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A new D.C. law that prohibits “ambulance chasing” by lawyers or their intermediaries, called “runners,” collided with a lawsuit last week from two personal injury lawyers. The law creates a 21-day waiting period prohibiting attorneys, medical practitioners, or their runners from contacting accident victims after a crash. Violators are subject to a $1,000 fine. In their suit filed in D.C. Superior Court on Oct. 31, attorneys Scott Bergman and Robert Berkebile contend that the law violates First Amendment protections of commercial speech, the D.C. Freedom of Information Act (by denying access to public records), and the separation of powers under the D.C. Home Rule Act, which vests the D.C. Court of Appeals with the job of supervising lawyers. Bergman says the new law is putting him out of business, in part because the D.C. Metropolitan Police Department has refused to release accident reports even after the 21-day waiting period. “I’m not for runners, but I am for getting access to the information and for making direct contact,” Bergman says. “I’m seeing the insurance companies are getting more aggressive. They have complete access to the reports, which allows them to give one-sided advice to the victims and to not give fair settlements.” D.C. Council Judiciary Committee Chairman Phil Mendelson believes the law will survive the suit, even though the D.C. Attorney General’s Office pointed out that some of the same legal arguments now used in the complaint were brought up before the bill was unanimously approved by the Council in March. “When we passed the bill, we were aware of those arguments, and we do not think that they will hold water,” Mendelson says. He hopes the suit will not be a distraction from the District’s interest in regulating “ambulance chasing, which is extremely unfair to victims that have been traumatized by an accident.”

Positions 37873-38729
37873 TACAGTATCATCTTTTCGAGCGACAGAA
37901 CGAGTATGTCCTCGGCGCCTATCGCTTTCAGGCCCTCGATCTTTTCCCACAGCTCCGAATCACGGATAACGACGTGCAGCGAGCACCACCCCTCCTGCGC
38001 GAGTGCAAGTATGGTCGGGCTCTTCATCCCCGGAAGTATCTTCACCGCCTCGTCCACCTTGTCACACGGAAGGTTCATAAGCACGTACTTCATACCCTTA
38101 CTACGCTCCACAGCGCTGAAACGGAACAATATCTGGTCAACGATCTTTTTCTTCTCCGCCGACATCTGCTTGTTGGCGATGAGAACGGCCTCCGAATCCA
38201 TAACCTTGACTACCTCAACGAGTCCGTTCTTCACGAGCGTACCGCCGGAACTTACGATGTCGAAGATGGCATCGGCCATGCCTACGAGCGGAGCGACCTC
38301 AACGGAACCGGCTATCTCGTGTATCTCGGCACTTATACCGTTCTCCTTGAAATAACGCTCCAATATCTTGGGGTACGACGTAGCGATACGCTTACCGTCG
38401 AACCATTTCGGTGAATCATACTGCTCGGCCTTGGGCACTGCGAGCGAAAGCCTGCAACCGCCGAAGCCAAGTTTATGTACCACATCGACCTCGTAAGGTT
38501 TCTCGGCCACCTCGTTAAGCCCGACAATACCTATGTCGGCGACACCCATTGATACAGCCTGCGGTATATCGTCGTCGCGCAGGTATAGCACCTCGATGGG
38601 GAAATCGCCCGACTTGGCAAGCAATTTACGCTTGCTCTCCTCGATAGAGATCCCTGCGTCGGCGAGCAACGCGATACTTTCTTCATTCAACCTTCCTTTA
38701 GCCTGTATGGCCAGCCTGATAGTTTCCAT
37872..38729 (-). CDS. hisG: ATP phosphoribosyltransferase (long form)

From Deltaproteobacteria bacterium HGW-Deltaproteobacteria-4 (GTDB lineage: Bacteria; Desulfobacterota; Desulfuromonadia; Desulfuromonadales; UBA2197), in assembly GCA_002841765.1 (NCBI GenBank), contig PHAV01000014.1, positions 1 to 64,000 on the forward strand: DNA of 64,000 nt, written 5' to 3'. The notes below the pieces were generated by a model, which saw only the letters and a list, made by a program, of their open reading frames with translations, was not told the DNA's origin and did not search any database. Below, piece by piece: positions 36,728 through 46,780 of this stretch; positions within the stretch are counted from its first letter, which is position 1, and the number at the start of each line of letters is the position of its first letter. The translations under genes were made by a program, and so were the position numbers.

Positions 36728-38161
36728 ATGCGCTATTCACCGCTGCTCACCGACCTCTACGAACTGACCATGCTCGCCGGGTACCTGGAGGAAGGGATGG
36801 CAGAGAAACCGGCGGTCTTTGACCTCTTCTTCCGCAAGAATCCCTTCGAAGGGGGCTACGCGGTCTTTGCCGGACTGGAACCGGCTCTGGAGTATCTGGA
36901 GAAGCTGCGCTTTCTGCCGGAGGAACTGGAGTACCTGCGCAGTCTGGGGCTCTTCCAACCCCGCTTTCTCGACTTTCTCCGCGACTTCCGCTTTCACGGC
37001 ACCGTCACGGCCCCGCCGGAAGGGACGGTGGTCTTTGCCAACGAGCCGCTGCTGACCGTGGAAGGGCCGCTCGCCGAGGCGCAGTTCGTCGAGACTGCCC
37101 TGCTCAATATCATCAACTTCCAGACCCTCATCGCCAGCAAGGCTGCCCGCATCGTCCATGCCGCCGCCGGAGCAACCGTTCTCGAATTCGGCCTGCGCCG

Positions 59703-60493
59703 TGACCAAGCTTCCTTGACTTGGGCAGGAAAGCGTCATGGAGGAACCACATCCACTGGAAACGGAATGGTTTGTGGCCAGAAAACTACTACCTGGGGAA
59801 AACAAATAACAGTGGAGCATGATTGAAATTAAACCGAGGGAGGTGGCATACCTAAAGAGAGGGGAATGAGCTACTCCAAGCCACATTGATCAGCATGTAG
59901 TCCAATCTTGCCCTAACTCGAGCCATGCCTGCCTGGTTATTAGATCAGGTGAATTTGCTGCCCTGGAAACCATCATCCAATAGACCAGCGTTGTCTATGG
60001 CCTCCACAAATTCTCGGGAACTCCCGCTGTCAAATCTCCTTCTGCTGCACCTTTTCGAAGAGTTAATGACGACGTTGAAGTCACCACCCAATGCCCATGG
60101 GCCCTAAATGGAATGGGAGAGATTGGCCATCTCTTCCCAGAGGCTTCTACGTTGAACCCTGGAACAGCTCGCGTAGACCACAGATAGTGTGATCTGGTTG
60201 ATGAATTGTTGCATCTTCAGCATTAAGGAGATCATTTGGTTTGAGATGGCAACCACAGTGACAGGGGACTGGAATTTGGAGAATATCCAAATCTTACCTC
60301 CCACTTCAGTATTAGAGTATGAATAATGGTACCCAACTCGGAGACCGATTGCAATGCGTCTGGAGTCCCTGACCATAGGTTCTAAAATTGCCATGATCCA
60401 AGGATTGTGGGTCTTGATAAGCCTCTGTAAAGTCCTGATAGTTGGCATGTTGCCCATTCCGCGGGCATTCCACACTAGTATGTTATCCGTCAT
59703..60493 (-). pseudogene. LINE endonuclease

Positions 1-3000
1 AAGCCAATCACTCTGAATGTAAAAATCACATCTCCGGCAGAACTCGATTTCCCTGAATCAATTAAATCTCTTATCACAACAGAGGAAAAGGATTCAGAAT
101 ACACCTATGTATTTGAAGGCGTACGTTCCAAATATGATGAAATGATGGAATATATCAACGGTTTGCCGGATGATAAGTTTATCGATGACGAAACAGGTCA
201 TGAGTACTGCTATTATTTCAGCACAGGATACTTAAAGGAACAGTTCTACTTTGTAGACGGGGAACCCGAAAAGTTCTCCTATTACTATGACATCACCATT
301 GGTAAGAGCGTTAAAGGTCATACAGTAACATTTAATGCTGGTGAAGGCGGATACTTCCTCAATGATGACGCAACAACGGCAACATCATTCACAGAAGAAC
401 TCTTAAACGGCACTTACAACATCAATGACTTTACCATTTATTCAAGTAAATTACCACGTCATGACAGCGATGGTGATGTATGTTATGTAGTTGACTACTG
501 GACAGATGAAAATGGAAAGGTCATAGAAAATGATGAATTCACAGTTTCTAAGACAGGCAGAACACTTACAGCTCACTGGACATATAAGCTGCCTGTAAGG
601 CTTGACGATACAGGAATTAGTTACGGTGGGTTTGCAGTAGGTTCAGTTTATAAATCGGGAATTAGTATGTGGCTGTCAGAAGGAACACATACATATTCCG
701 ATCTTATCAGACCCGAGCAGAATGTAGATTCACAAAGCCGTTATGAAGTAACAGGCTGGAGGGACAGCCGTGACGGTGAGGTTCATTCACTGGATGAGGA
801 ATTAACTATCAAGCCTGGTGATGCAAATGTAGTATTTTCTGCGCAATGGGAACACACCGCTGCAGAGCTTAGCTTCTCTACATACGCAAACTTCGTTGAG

Brendan Smith can be contacted at [email protected].

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